Best Book Publishers UK | Austin Macauley Publishers

By: James Lawson

Catching Breast Cancer

Pages: 182 Ratings:
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CATCHING BREAST CANCER

“How is it possible to catch breast cancer?”

“How could breast cancer be an infectious disease?”

For over 20 years James Lawson and his local and international colleagues have searched for the causes of breast cancer. By 2021 they had found the answers.

From Australia, Italy, Austria and the US, a handful of medical scientists dared to think outside the accepted narrative. These outward-thinking individuals and small dedicated teams overcame the intense rivalry and competitiveness that so often stymies scientific progress. Over two decades, their collaborative work discovered that you can catch breast cancer and that it can be indeed an infectious disease. These groundbreaking findings have laid the groundwork for the most important step of all – preventing breast cancer.

Lawson's work takes you behind these discoveries to the personal stories of those that have made such immense contributions to science and human health. The dry world of scientific papers and journals comes to life as one delves into the stories of those bright and brave minds that have driven this progress. Some humorous, others sad or poignant, all are fascinating.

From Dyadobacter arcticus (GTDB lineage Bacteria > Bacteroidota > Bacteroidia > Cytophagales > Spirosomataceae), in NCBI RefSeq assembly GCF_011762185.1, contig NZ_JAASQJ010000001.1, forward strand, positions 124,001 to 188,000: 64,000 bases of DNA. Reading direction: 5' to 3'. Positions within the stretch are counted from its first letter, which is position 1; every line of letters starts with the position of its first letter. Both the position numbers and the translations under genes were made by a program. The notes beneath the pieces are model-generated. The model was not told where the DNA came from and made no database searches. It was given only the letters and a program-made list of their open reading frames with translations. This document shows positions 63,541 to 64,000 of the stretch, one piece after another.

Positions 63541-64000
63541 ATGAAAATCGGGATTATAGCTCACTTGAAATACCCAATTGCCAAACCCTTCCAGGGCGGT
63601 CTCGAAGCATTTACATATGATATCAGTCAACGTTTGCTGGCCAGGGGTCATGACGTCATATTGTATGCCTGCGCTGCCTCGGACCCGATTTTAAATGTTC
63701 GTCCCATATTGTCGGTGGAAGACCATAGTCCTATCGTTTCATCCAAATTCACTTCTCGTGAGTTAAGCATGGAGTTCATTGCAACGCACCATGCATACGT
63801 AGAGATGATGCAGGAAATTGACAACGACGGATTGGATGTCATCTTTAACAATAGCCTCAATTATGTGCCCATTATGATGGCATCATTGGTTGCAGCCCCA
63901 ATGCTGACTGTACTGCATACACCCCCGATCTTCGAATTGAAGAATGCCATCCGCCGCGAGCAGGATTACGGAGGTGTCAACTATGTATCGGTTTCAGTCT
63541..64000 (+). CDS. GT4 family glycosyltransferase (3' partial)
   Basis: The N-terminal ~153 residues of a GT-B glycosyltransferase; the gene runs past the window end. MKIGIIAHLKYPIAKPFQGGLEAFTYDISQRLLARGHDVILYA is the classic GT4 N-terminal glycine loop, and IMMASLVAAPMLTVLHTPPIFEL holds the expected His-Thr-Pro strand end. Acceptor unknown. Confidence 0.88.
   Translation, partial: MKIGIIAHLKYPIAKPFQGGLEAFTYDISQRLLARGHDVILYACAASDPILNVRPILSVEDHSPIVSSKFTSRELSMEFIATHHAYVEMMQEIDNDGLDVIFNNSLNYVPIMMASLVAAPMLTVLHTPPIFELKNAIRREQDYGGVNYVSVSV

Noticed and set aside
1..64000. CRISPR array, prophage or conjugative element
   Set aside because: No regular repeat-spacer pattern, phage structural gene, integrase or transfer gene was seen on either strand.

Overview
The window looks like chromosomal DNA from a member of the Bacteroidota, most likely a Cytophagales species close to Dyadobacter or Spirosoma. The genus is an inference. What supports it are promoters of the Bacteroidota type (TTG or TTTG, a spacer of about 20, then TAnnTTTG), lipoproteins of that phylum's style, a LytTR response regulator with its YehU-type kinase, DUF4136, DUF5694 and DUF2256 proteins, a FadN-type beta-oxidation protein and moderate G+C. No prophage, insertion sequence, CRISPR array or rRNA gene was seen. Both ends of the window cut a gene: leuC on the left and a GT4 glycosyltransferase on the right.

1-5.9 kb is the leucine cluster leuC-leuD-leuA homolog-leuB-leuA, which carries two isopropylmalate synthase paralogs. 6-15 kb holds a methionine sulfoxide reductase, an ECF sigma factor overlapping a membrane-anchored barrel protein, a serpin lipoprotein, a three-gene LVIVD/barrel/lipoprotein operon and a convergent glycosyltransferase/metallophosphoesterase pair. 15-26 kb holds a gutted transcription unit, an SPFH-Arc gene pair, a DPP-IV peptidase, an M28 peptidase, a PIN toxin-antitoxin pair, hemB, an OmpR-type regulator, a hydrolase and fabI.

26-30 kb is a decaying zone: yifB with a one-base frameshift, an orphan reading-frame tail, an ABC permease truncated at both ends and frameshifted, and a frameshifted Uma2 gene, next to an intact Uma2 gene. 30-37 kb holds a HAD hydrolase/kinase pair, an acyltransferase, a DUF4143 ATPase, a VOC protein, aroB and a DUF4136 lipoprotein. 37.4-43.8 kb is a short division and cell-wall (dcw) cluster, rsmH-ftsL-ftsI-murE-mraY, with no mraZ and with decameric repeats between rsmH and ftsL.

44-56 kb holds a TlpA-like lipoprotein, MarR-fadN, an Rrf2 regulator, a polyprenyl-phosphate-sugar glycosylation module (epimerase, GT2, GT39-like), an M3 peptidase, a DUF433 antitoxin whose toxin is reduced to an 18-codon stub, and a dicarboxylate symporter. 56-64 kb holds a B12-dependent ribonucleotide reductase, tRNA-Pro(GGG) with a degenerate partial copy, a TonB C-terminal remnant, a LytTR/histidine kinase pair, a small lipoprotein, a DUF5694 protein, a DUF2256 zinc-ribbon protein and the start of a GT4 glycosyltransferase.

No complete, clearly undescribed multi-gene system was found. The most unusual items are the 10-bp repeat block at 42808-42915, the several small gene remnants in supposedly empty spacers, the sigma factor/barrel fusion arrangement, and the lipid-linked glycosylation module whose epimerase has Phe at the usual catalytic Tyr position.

From Professor Generoso Bevilacqua of Pisa: “I have just completed reading your book. It was a fantastic experience! One can find everything in it. Science, history, personal memories and many humorous anecdotes.”

Catching Breast Cancer is an important and compelling detective story for our current generation.

James Lawson was born in 1934 in Castlemaine, an old gold mining town in the State of Victoria, Australia. He graduated in medicine at the University of Melbourne and went on to have a career as a director of hospital and medical services in several Australian states. He has been professor of public health at the University of New South Wales, Sydney, Australia since 1987. He is the author of ten books and over 200 scientific publications. He was awarded the Citation of the International Red Cross and the United Nations for meritorious service in caring for the sick of the Congo, Africa, during the troubled period 1960–1961. For many years, he has been a consultant to the World Health Organisation. He became a member of the Order of Australia (AM) in 2003 in recognition of his contributions to public health. He married Margaret Ralton in 1964 and together they have two sons and six daughters and 25 grandchildren.

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